The chairman of the Texas Lottery Commission said Wednesday that politics will play no part in whether a powerful ex-lawmaker is hired to run the beleaguered state agency.
Former state Rep. Talmadge Heflin, a Houston Republican who lost his bid for a 12th term by a scant 16 votes last year, was an 11th-hour entry into the hunt to replace former director Reagan Greer after Lottery Commission Chairman C. Thomas Clowe encouraged him to apply last month. At least eight other applicants had made it to the final round of interviews before Heflin was asked to apply.
Clowe, who with fellow Commissioner Jim Cox conducts the final interviews and will ultimately decide whom to hire for the $115,000-a-year job, said Wednesday that no one applicant should be considered a front-runner. He also said that any suggestion that Heflin, former chairman of the budget-writing House Appropriations Committee, is being considered because of perceived political connections would be misplaced.
"I don't owe anybody anything with this decision," Clowe said. "All I am interested in is that we get the best person in that position to take the agency to the next level. No one has asked me to consider his application and no one has suggested to me that I am under any obligation to hire him."
Heflin, who as Appropriations Committee chairman in 2003 spearheaded the Legislature's efforts to bridge a $9.9 billion budget shortfall without raising state taxes, did not return calls seeking comment. But Clowe said that he hoped that both he and Cox could interview the ex-lawmaker before the next Lottery Commission meeting Dec. 15. The commission is a three-member panel, but one position is vacant.
Clowe said Heflin would have to abandon any thoughts of running for his old House seat if he accepts the lottery post.
Whoever gets the job will take over an agency that has been mired in controversy for much of the past six months. Greer resigned after the Star-Telegram reported in June that he had approved advertising a jackpot for the Lotto Texas game that could not have been supported by ticket sales. It later came to light that advertised jackpots had been inflated on several other occasions.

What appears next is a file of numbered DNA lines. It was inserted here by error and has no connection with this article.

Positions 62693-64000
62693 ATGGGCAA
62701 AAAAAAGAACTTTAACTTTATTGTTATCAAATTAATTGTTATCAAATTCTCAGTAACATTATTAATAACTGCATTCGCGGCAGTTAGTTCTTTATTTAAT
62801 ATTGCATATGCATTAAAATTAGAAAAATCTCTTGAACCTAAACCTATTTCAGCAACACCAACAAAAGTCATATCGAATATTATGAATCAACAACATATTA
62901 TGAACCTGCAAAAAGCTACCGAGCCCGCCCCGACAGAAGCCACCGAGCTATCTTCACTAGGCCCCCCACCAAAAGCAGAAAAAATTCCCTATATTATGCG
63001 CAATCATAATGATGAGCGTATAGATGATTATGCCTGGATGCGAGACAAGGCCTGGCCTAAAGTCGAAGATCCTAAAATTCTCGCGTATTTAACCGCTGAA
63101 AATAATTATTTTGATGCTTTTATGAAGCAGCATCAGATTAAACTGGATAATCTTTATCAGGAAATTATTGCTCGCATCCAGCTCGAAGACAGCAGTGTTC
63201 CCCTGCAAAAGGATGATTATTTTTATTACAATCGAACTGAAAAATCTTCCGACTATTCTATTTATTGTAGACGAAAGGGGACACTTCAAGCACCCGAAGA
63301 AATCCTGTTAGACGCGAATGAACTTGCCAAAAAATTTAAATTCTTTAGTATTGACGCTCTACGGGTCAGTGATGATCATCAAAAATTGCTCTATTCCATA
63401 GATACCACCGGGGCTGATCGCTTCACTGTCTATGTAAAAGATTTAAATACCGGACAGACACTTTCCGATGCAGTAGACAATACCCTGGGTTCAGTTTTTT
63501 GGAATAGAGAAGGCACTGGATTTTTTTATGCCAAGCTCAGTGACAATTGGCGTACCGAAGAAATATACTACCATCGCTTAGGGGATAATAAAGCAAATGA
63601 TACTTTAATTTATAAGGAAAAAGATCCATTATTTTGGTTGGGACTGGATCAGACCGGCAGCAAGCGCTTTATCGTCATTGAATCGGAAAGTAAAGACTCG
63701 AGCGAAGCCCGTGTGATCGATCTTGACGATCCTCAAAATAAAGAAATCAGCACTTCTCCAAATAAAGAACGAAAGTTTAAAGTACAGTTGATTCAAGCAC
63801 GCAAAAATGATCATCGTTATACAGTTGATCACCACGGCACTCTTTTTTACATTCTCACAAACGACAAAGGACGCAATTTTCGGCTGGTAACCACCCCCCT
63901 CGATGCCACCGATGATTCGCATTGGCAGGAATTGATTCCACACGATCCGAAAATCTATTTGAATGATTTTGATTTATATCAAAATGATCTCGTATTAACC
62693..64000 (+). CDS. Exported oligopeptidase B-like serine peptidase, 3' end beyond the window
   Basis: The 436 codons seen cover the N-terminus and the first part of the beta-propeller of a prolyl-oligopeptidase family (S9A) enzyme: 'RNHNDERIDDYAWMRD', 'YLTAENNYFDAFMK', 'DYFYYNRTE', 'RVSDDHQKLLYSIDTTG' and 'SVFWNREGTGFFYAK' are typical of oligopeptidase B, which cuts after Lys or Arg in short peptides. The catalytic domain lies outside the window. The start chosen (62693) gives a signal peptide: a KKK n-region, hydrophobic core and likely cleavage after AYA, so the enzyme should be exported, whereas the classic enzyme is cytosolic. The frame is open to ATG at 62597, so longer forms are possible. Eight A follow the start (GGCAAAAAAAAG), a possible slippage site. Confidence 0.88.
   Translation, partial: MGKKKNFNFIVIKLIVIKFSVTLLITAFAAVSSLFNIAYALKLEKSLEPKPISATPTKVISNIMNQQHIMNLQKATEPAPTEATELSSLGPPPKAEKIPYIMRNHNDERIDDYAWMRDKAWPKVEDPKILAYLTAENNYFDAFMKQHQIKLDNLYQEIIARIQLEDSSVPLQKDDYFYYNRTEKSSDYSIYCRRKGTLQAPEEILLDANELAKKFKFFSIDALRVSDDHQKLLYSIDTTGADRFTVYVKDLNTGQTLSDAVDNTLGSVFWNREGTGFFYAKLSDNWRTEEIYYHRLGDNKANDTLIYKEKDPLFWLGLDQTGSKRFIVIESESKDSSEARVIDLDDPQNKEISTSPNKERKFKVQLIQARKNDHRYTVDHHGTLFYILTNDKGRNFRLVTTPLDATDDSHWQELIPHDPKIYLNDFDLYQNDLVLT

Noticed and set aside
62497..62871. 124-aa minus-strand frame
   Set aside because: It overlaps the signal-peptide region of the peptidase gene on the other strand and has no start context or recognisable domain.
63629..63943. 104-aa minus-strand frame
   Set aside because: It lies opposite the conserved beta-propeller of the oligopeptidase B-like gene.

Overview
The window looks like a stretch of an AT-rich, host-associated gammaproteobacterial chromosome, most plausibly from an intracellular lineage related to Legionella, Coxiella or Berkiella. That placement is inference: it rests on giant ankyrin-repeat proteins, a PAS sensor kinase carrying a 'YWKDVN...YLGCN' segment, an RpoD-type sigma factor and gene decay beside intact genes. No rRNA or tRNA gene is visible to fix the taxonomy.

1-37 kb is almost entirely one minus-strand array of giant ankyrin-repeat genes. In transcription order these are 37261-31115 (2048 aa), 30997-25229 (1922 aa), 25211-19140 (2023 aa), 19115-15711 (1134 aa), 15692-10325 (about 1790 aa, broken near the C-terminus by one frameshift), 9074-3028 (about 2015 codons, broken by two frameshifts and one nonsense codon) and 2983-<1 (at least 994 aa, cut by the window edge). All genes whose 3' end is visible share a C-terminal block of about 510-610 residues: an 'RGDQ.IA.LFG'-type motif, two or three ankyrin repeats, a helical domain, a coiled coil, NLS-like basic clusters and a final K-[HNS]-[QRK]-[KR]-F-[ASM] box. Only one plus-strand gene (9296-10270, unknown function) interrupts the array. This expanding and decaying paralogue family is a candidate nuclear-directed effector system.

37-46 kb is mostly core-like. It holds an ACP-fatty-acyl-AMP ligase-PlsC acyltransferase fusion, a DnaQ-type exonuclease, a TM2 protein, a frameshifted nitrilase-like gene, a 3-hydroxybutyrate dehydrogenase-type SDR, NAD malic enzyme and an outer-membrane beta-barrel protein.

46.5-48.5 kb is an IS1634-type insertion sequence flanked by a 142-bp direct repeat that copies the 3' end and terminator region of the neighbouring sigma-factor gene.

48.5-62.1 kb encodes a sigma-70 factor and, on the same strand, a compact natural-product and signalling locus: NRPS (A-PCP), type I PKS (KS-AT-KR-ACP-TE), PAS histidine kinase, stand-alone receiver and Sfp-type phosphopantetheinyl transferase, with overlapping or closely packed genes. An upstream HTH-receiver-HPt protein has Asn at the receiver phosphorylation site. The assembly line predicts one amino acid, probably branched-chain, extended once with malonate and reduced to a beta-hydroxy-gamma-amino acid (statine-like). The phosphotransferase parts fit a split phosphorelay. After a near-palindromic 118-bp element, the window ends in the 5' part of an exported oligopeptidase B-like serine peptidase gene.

Lottery officials have also been in an ongoing dispute with a former computer analyst for the agency over whether the lottery's $3 million disaster recovery center, nicknamed "the bunker," is capable of taking over operations if a calamity shuts down lottery headquarters in downtown Austin.
Shelton Charles, a 10-year lottery employee before being fired last month, told a legislative panel that computers and other high-tech equipment at the disaster recovery center were either inoperative or inadequate to support the agency in an emergency. Lottery officials called before the House Licensing and Administrative Procedures Committee, disputed Charles' allegations, but they were unable to say exactly when the site was up and running.
But officials notified the committee's staff this week that the disaster site has been operational since July 1999. Charles, whose job description had included monitoring conditions at the disaster site, said the claim was false. The committee is still examining the matter.
Critics have pointed out that Heflin opposed the creation of the state lottery in 1991 and has no experience running gaming operations. But state Rep. Delwin Jones, a Lubbock Republican, said the lottery needs someone with Heflin's stature to restore the Legislature's confidence in the agency that raises about $1 billion a year for the state treasury.
"We need someone over there who can give us a straight answer to all these questions," Jones said. "I don't think we are always getting that now from that agency. I would be very comfortable with Talmadge heading it up."
Clowe said no action will be taken on the matter until he is certain that the right candidate has been found.
"Haste is really not what's important here," he said. "Making the right decision is the important matter."